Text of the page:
I did a whole post and video about how to prepare your beans to get the best results from your canning so I won’t repeat all of that again, but if you haven’t seen that post and would like to read it you can find here.
Also if you are totally new to canning and aren’t really sure what all you need to have in order to can your green beans I have a post and video about getting started canning here.
Pressure canning green beans is not hard.
I know that when it is all new to you it can seem a little bit intimidating. Canning is just one of those things that you have to jump into and the more you do it the easier it will become.
The instructions for canning are basically the same for everyone except the fact that your altitude will determine how long and what pressure you need to use to can your green beans.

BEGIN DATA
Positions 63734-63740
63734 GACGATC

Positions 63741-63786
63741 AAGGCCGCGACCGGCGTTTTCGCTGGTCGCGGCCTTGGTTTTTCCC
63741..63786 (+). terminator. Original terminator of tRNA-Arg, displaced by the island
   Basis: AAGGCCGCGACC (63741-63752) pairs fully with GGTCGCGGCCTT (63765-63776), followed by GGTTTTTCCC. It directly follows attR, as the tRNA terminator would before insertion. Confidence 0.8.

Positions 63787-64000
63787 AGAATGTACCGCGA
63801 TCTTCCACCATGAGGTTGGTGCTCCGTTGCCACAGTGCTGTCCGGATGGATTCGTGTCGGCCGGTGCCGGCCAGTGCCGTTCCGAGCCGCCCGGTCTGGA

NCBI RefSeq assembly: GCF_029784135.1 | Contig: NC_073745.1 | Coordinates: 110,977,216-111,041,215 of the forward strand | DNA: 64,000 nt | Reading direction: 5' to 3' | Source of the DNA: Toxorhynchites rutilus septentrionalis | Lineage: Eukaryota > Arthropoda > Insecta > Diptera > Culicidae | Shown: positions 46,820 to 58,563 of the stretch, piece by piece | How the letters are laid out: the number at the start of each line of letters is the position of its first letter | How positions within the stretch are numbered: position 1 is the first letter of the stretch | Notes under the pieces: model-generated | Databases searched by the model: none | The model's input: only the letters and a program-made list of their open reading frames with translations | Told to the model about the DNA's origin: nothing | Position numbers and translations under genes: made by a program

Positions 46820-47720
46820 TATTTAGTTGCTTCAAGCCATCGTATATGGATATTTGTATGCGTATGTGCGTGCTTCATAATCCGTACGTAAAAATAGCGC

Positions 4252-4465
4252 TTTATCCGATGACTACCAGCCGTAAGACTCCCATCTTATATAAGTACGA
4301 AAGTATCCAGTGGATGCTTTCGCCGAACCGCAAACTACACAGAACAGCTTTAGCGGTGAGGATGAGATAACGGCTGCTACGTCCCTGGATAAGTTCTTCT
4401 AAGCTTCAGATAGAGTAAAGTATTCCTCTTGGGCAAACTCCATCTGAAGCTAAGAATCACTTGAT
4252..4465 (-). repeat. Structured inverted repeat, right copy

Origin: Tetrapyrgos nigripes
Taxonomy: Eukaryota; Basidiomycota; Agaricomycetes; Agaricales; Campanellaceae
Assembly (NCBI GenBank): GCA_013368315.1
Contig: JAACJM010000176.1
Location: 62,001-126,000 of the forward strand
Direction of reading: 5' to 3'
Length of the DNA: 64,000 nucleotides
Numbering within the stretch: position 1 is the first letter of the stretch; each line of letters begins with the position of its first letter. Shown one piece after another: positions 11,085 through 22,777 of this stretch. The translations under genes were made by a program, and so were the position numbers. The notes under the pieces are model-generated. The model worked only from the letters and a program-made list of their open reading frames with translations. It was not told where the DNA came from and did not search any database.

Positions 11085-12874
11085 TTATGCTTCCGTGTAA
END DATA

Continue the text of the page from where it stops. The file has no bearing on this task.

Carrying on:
Here is a chart from SDSU Extension showing the adjustments needed. Be sure to look at the pressure canning part, not the boiling water bath canning and find the type of pressure canner you have (either weighted gauge or dial guage) to determine if there is an adjustment you need to make for canning your green beans.
Steps to Pressure Canning Green Beans
- Gather your canner, jars, rings, and lids. Wash your jars in hot soapy water, rinse well and keep the jars warm in a pot of hot water until you are ready to place your beans in them. (I use my boiling water canner.)
- Remove your jars from the water and sit them on a dishtowel when you are ready to fill them with beans.
- Fill each jar with your washed and snapped beans. Leave 1 inch of head space at the top.
- Add 1 tsp of salt per quart jar or 1/2 tsp of salt per pint jar to each jar.